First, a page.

- The URI in the address bar would stay the same: users would have no way to bookmark a search result or to copy and past it to send to a friend.
- Back and forward buttons would not work as expected.
- These result pages would be accessible to crawlers.
The web developer who would implement this Web 2.0 application should take care to provide good workarounds for each of these drawbacks. This is certainly possible, but that requires some effort.
Falling into these traps would be really counter-productive to Web 2.0 since we have seen that these are ergonomic issues that justify this evolution to make the web easier to use.
The last point on which one must be careful when developing Web 2.0 applications are development tools.
The flow of press releases made by software vendors to announce development tools for Ajax based applications may put an end to this problem, but Web 2.0 often means developing complex scripts that are subject to interoperability issues between browsers.
Does that mean that Web 2.0 should ignore declarative definitions of user interface (such as in XForms, XUL or XAML) or even in the 4GL’s that had been invented for client/server applications in the early 90’s?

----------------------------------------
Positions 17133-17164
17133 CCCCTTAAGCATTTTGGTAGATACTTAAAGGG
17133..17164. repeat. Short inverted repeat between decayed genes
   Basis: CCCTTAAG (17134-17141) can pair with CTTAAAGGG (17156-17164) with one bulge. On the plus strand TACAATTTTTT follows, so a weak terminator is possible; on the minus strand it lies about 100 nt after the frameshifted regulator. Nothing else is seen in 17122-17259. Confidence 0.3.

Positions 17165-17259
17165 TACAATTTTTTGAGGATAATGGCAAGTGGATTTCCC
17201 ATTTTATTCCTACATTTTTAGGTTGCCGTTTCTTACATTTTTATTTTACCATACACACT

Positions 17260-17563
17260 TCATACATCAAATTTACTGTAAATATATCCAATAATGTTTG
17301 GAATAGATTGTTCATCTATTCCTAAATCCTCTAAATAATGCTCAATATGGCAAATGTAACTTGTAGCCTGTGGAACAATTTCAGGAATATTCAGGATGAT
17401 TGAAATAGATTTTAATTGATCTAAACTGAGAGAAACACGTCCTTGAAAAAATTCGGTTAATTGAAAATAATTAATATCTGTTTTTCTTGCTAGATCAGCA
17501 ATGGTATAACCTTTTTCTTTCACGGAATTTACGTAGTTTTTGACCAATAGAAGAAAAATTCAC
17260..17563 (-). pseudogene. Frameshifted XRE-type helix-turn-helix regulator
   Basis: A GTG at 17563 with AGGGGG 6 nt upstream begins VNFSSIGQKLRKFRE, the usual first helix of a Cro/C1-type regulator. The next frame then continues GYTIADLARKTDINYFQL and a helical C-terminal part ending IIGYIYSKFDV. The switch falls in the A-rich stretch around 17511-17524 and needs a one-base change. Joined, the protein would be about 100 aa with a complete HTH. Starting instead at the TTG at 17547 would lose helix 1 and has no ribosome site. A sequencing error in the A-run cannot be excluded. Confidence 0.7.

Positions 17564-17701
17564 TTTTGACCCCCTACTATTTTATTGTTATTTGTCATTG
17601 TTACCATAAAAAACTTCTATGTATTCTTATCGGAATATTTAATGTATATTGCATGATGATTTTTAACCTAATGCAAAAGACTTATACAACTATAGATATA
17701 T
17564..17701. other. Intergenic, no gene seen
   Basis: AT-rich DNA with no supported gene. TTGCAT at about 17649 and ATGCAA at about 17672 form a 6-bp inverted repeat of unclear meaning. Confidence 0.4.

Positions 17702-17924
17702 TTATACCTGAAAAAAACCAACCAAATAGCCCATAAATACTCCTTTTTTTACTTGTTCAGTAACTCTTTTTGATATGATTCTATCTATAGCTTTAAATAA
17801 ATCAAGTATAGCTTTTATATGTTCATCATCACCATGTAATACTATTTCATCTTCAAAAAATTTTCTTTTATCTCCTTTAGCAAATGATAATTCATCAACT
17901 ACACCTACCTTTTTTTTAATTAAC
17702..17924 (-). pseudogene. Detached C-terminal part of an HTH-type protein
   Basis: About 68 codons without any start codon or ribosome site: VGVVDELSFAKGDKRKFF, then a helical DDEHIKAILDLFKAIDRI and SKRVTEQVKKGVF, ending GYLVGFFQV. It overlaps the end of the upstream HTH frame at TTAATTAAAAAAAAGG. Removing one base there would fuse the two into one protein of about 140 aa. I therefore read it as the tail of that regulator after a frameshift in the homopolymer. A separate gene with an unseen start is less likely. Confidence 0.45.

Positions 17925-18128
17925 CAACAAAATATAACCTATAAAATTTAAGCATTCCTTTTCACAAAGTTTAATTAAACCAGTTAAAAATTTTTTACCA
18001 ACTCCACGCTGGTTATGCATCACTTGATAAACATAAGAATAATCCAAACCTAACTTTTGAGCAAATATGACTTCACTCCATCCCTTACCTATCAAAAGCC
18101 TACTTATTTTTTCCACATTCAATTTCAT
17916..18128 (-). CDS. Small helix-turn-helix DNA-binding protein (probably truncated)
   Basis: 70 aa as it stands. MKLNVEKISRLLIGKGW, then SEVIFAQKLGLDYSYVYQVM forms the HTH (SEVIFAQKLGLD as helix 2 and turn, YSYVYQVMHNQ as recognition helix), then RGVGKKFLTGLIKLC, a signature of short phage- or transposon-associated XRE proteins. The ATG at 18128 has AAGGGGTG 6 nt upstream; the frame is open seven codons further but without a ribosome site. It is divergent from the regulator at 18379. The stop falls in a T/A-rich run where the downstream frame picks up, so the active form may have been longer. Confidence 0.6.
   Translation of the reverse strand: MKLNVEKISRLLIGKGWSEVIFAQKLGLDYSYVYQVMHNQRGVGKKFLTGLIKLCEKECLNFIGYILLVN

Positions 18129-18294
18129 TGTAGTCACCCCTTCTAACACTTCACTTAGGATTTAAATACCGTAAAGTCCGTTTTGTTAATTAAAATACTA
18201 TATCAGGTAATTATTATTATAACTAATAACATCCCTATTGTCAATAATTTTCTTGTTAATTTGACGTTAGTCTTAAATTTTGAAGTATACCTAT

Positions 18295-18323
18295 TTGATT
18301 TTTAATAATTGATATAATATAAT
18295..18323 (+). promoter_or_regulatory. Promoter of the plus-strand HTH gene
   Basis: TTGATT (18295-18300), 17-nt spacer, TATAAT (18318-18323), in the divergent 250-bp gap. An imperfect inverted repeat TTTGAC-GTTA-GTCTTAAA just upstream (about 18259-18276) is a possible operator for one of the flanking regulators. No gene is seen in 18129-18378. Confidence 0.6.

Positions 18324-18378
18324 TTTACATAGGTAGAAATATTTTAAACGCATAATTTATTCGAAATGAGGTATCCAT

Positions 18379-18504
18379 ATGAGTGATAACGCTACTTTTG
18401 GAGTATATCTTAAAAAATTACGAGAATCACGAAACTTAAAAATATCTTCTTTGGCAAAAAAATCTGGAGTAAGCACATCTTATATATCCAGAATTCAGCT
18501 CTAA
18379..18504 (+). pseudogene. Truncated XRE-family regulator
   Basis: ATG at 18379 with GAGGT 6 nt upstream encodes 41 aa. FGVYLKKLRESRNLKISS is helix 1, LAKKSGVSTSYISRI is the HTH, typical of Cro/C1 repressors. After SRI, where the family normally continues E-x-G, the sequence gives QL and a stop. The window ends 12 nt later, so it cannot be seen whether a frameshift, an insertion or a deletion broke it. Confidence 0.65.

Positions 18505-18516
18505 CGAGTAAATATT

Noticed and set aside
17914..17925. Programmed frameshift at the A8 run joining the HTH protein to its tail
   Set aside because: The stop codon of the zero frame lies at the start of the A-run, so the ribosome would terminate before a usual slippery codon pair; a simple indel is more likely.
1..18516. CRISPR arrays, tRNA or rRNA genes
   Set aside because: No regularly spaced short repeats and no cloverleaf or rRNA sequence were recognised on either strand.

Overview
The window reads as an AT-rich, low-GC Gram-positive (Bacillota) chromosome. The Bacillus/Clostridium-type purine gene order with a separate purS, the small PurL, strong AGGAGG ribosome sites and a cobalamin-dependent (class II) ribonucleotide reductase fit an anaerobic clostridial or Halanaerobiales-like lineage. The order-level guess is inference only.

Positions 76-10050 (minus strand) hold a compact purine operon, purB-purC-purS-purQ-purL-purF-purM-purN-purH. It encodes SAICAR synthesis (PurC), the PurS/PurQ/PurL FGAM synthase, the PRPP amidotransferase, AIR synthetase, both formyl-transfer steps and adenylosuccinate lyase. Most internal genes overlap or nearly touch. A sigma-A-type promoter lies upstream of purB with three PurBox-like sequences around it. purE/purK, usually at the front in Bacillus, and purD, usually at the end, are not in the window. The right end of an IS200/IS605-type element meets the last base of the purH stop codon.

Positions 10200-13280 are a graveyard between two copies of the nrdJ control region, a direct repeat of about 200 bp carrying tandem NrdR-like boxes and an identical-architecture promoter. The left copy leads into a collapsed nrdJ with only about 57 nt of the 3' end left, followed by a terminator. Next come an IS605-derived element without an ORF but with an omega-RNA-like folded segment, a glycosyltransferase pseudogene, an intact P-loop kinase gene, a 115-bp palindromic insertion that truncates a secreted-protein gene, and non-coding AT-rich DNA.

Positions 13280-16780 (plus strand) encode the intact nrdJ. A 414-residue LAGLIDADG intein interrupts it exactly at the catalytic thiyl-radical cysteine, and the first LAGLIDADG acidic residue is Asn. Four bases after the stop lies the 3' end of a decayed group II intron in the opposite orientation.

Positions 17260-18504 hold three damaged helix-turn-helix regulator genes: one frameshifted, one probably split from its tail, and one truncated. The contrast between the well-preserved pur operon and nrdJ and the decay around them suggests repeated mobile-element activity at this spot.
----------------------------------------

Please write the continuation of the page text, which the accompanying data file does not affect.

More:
Catching up with the popular “Ruby on Rails”, web publications frameworks are beginning to propose Web 2.0 extensions.
This is the case of Cocoon which new version 2.1.8 includes a support of Ajax but also of Orbeon PresentationServer which includes in its version 3.0 a fully transparent support of Ajax through its Xforms engine.
Published in 2003, XForms is only two years old, way too young to be part of the Web 2.0 technical stack… Orbeon PresentationServer is a nifty way to use XForms before it can join the other Web 2.0 technologies!
What about the business model?
The definition of Paul Graham for whom Web 2.0 is a web rid of the bad practises of the internet bubble is interesting when you know that some analysts believe that a Web 2.0 bubble is on its way.
This is the case of Rob Hof (Business Week) who deploys a two step argumentation:
1) “It costs a whole lot less to fund companies to revenue these days”, which Joe Kraus (JotSpot) explains by the facts that:
- “Hardware is 100X cheaper”,
- “Infrastructure software is free”,
- “Access to Global Labor Markets”,
- Internet marketing is cheap and efficient for niche markets.